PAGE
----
Apps from pharmaceutical chains CVS and Walgreens and Amazon were the highest-rated across both the Android and iOS platforms. Among the worst: Those from Kohl's and Giant Eagle.
The study by app development and strategy firm Xtreme Labs evaluated apps from the top 100 U.S. retailers as compiled by Stores Magazine in 2012. by app development and strategy firm Xtreme Labs evaluated apps from the top 100 U.S. retailers as compiled by Stores magazine in 2012.
The top-ranked apps were determined based on a combination of their overall rating (out of 5 stars) and their percentage of favorable ratings (3 stars or higher), among titles with more than 50 downloads.
The lowest-ranked were selected the same way except the average rating for each was combined with the percentage of negative ratings (less than 3 stars). App ratings in the Google
Play storefront and App Store were reviewed from Jan. 16-24.
CVS and Amazon were the top-rated apps in Google Play -- each receiving 4.5 stars and having 90% favorable ratings. Others included Nordstrom, Barnes & Noble, Best Buy and Walgreens.
In the App Store, Walgreens and CVS were both tops with 4.5 stars and 82% favorable ratings. Chick-fil-A, Ikea and Subway
rounded out the five highest-rated apps.
By contrast, Meijer, Kohl’s and regional supermarket chain Giant Eagle had the lowest-ranked retail apps for Android devices, with 2.7 to 2.8 stars. Kohl’s and Giant Eagle were also at the bottom of the App Store rankings, with 1.5 stars apiece. Michael’s Stores, Bed Bath & Beyond, Burger King and Harris Tweeter were also among the lowest-rated.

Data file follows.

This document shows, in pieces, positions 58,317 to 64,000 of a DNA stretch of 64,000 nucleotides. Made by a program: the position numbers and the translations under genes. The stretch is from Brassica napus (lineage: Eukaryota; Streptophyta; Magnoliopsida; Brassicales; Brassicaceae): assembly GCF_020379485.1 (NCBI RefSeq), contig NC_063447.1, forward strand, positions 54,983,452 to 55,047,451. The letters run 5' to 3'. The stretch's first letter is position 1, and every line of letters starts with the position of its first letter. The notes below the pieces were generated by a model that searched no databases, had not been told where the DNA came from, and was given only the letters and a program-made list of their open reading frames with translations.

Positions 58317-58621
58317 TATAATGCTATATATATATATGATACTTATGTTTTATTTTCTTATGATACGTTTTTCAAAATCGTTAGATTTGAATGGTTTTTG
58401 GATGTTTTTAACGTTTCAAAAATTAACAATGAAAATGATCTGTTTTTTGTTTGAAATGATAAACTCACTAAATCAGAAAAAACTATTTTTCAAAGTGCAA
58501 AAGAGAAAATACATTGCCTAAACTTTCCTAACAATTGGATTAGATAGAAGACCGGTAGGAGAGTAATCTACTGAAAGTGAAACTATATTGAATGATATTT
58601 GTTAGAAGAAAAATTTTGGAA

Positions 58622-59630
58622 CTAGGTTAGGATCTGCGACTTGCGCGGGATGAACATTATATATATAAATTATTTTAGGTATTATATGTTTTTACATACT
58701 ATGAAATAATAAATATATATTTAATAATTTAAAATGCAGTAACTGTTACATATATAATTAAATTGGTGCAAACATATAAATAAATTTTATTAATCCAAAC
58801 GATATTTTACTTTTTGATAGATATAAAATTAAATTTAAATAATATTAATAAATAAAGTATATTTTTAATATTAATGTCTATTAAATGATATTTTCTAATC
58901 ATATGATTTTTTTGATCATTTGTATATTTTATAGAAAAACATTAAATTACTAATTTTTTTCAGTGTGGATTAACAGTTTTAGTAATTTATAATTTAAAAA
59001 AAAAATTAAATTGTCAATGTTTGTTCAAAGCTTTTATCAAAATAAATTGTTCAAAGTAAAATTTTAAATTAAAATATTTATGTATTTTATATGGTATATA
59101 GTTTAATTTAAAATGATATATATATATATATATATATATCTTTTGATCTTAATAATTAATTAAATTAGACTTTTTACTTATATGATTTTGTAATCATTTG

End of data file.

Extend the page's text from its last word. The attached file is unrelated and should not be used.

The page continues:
A full 30% of the top 100 retailers don’t have either an iOS or Android app. Complaints often center on performance -- a third of Android users and almost a quarter (23%) of iOS users cited crashes as a problem in reviews posted to both app storefronts.
“When a quarter of all complaints involve app crashes, it should serve as a wakeup call that consumers will quickly go somewhere else, like eBay or Zappos to fill their needs,” said Jeremy Black, director of retail at Xtreme Labs.
Even if they don’t fail outright, he said too many retail apps don’t offer consumers a complete experience. They might do well in product browsing but fall down when it comes to handling purchases smoothly. Many apps also aren’t designed with the concept of assisting users while they shop in brick-and-mortar stores.
The best apps, like those from CVS and Walgreens, use mobile to bridge the online and physical worlds. These apps focus on utility, letting customers to do things like fill prescriptions and navigate store aisles.
Given Amazon's reputation for customer service and its online-only business, it’s not surprising to see the company also atop the retail app rankings. Black projects that in the next six months more brick-and-mortar retailers will start to create full-service apps to combat showrooming and meet the needs of smartphone-wielding customers.
Xtreme Labs has created apps and done mobile-related work for clients including Groupon, Evite, Citysearch, Fandango, CIBC Mobile Banking and Shutterstock.